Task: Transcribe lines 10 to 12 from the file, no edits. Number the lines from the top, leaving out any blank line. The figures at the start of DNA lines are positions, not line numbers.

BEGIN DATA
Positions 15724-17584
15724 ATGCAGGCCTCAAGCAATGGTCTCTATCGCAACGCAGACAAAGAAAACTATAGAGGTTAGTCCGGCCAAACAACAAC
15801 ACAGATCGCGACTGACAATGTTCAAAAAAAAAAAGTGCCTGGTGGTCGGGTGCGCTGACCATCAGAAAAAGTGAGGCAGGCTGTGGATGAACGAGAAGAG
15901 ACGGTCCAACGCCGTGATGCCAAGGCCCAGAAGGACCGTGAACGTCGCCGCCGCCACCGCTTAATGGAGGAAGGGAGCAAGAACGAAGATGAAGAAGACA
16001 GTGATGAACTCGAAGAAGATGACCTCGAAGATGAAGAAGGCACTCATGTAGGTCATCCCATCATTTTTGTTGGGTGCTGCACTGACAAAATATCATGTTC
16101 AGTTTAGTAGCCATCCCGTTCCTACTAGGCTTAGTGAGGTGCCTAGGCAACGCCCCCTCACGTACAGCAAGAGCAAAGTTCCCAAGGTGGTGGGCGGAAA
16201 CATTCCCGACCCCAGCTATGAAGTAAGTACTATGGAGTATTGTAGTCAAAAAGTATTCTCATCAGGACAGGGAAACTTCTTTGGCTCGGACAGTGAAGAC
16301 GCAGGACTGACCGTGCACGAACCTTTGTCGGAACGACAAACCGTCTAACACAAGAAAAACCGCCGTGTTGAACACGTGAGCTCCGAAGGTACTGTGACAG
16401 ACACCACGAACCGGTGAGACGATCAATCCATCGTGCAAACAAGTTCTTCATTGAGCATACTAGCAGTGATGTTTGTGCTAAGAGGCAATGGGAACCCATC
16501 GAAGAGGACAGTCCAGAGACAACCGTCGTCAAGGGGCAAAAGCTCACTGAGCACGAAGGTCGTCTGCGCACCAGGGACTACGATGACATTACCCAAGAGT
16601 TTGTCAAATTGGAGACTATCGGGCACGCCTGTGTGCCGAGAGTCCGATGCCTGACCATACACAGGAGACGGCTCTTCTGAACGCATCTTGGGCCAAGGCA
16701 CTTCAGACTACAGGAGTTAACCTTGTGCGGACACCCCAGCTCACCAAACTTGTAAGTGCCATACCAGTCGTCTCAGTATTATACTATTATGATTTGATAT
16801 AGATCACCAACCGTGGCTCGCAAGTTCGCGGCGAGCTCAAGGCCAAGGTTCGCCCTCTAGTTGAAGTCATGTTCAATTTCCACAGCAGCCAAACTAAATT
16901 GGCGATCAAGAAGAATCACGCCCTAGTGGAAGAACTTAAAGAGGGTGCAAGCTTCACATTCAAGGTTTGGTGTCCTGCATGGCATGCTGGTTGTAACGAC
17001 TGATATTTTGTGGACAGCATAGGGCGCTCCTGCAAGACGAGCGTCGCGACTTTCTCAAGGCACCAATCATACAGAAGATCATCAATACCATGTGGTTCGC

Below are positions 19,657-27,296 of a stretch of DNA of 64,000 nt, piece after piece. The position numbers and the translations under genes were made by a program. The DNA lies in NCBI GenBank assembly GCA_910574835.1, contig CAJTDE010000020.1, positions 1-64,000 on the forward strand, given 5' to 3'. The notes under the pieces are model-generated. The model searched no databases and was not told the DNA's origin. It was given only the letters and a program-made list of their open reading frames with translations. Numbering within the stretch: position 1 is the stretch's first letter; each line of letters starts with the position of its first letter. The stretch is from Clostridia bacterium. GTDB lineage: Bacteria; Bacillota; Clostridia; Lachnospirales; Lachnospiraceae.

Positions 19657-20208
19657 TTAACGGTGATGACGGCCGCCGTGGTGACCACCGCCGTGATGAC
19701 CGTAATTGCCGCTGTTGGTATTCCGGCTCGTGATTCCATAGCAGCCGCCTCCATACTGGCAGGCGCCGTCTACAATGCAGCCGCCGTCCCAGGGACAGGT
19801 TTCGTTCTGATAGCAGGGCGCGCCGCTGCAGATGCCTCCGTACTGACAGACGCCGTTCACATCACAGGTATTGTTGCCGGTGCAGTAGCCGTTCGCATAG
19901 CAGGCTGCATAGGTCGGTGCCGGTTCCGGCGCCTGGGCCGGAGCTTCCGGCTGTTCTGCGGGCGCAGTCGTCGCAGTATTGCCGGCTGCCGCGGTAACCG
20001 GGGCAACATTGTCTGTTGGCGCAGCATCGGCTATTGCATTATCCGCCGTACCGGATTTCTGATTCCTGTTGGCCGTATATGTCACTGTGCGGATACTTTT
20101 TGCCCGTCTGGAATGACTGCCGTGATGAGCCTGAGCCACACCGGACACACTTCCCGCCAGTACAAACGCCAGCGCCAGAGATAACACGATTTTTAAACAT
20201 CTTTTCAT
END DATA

16501 GAAGAGGACAGTCCAGAGACAACCGTCGTCAAGGGGCAAAAGCTCACTGAGCACGAAGGTCGTCTGCGCACCAGGGACTACGATGACATTACCCAAGAGT
16601 TTGTCAAATTGGAGACTATCGGGCACGCCTGTGTGCCGAGAGTCCGATGCCTGACCATACACAGGAGACGGCTCTTCTGAACGCATCTTGGGCCAAGGCA
16701 CTTCAGACTACAGGAGTTAACCTTGTGCGGACACCCCAGCTCACCAAACTTGTAAGTGCCATACCAGTCGTCTCAGTATTATACTATTATGATTTGATAT